Review: ‘Slip of a Fish’

Amy Arnold is a former Exeter student who graduated in 1986. Slip of a Fish is her debut novel and has been awarded the Northern Book Prize for 2018. RAZZ was lucky enough to have the opportunity to have a sneak peak, prior to its publication on 1st November.

 Slip of a Fish by Amy Arnold is a novel that confronts the mother-daughter relationship in a unique style, that makes it as much about the way that it is written as the story itself. Through Arnold’s narrative style, readers view a common type of relationship in an uncommon way, fully immersing ourselves in the mind of the protagonist, Ash.

Ash’s relationship with her young daughter, Charlie, is first portrayed with their illicit swimming in the lake off Toll Estate. Their love for swimming bonds mother and daughter and their intimacy is immediately clear. However, as the novel progresses, Charlie begins to slip away from her mother. She becomes closer to her friends, her dog, and to her friends’ mothers, who help Ash care for Charlie when Ash is deemed unable to cope alone. Both mother and daughter begin to struggle to understand one another. Charlie is frustrated that her mum can’t understand what the right clothes are for her to wear. Ash can’t understand why Charlie no longer wants to come to swim with her in their lake. As they grow further apart, water remains a constant symbol, something with which Ash continually attempts to unite them. This portrayal of a mother-daughter relationship is honest and relatable, but Arnold makes sure to add a twist.

Slip of a Fish powerfully explores familial relationships, presenting both those at the core, and the persons outside the family who influence its dynamic. The intimate relationship between Ash and the yoga instructor, Kate, is particularly interesting. Readers learn about this through Ash’s memories, meaning that we have to construct this relationship ourselves and gradually learn about how it has shaped Ash. Arnold is particularly skilful at withholding information and releasing it slowly throughout the narrative, holding readers into the storyline as they continue to delve deeper to find out more.

The most striking feature of Slip of a Fish is its sensual, fluid style, that almost mirrors the prominent symbol of water. Readers learn about the relationship between Ash and Charlie through a stream of consciousness format, viewing the world in the same unique manner as Ash. At the start of the novel, Ash is strongly characterised by her obsession with words, water and trees. Ash’s immersion in her physical environment makes for a strongly sensual novel as she engages with the nuances in the world around her. The narrative has a repetitive quality with the same images resurfacing and slipping into Ash’s thoughts processes, making readers feel truly lost inside Ash’s mind.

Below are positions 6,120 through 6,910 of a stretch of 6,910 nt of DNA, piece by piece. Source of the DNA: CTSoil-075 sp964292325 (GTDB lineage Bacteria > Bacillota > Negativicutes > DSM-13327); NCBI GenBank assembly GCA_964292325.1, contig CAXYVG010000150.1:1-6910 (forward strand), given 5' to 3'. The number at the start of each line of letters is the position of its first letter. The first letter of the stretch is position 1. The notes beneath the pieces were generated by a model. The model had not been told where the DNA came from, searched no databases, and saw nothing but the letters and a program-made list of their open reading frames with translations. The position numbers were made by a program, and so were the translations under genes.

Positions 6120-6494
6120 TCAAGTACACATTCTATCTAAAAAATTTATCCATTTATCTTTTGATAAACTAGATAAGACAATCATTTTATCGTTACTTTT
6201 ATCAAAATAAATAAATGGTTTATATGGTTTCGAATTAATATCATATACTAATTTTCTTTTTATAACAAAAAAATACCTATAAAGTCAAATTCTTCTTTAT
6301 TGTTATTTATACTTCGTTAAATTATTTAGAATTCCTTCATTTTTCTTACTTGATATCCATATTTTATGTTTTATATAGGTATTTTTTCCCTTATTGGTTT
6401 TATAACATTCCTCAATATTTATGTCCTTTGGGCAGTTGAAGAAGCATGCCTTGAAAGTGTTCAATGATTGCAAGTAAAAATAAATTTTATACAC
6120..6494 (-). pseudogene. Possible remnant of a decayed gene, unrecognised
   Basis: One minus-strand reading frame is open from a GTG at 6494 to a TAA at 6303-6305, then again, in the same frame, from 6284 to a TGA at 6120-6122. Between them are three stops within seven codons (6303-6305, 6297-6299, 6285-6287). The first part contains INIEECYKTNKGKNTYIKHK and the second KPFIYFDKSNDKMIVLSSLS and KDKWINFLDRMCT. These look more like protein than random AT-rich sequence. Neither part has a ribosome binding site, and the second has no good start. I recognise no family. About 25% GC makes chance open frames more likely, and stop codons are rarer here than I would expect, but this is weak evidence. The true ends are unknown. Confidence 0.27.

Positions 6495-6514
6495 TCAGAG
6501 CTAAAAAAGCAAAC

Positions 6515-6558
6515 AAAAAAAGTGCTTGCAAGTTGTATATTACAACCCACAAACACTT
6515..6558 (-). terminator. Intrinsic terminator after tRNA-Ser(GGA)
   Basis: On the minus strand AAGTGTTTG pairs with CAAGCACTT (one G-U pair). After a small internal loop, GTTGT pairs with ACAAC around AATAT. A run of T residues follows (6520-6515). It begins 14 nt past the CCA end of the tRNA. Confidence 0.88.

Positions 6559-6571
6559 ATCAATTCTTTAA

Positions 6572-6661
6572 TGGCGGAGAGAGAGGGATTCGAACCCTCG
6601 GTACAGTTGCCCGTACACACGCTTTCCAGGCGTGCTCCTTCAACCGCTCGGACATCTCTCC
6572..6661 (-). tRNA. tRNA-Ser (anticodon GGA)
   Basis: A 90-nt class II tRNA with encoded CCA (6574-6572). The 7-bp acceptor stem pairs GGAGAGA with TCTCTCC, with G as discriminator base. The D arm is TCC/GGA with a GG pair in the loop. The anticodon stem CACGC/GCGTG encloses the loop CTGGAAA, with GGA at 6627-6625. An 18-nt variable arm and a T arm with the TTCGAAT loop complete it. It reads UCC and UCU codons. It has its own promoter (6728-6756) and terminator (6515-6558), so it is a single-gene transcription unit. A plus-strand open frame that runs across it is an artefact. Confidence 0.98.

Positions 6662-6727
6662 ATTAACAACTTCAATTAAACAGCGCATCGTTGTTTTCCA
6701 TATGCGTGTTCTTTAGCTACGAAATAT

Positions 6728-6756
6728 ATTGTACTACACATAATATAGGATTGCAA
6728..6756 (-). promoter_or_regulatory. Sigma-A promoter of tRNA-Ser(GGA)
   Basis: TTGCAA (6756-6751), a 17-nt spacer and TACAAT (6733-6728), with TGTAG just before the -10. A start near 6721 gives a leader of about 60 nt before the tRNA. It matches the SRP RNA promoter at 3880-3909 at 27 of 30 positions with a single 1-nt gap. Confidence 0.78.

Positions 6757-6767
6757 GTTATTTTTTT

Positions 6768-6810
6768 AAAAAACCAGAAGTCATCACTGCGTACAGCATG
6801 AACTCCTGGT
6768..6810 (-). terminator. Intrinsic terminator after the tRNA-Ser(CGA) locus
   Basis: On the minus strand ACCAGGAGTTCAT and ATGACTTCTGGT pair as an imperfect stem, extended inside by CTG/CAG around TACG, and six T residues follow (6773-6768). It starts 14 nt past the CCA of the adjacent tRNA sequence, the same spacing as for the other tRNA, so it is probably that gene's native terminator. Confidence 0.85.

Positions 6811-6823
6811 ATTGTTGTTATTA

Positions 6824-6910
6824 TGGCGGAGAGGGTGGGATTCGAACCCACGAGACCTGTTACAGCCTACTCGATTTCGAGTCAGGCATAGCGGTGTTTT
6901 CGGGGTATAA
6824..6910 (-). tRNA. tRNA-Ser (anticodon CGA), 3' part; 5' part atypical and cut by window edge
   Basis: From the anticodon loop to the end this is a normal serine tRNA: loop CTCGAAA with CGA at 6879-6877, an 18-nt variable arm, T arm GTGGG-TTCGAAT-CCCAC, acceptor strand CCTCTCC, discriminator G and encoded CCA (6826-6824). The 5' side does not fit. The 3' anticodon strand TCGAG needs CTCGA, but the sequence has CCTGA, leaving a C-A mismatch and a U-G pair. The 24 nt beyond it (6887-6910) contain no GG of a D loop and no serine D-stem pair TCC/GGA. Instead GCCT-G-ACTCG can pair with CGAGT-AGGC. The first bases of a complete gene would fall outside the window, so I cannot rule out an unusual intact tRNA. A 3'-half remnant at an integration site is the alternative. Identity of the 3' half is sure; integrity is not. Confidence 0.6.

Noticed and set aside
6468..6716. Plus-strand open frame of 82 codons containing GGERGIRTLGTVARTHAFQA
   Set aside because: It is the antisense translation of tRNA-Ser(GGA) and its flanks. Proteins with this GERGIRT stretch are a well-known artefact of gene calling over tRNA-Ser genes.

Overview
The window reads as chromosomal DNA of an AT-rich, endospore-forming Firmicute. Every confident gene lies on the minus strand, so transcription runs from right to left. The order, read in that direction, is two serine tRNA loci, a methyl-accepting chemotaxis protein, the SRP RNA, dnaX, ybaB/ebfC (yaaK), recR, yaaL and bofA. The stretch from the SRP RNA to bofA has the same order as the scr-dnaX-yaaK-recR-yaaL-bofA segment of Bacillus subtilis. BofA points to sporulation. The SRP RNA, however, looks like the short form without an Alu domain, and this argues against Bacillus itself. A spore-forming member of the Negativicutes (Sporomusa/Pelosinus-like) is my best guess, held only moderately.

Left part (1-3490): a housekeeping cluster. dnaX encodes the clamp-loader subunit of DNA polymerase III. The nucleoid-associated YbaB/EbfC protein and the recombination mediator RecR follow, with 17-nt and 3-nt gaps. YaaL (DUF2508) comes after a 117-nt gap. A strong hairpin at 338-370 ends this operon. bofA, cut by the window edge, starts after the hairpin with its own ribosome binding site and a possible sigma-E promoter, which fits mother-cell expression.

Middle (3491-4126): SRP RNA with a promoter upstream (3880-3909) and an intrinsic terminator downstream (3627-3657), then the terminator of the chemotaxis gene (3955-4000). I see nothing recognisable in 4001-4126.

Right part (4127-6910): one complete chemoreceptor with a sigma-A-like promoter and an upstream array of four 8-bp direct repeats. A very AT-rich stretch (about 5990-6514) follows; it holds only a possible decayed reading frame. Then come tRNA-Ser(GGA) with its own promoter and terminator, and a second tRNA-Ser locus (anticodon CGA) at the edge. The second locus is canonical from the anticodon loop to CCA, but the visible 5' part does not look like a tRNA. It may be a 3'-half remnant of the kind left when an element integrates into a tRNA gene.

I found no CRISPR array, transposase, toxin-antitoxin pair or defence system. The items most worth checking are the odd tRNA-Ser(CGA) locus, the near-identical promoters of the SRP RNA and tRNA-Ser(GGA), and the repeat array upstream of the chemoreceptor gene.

Ash is very conscious of the past and future, identifying her current situation through the prism of her memories and previous experiences. While this adds an extra layer to the narrative and constructs greater depth around the characters, it does sometimes cause difficulties in following the narrative thread. This is especially as the narrative takes a slow pace, with sudden intense bursts of action that are disorientating. The narrative becomes more fragmented as Ash starts to lose control of herself and the world around her, catalysed by a desperate attempt to reconnect with Charlie. The challenging narrative style may isolate some readers but will be well suited to fans of writers such as Ali Smith. It is also testament to Amy’s talent as a writer that, within her debut novel, she is able to establish her writing style so well, forming a place for herself within contemporary literature.

While Slip of a Fish is challenging, and slightly confusing at times, it was definitely worth a read. Arnold portrays the world in a unique way, unlike anything I’ve ever read before, and undeniably should be congratulated for such an achievement in her debut novel.

Slip of a Fish by Amy Arnold is published on November 1 (And Other Stories £10)

-Katrina Bennett







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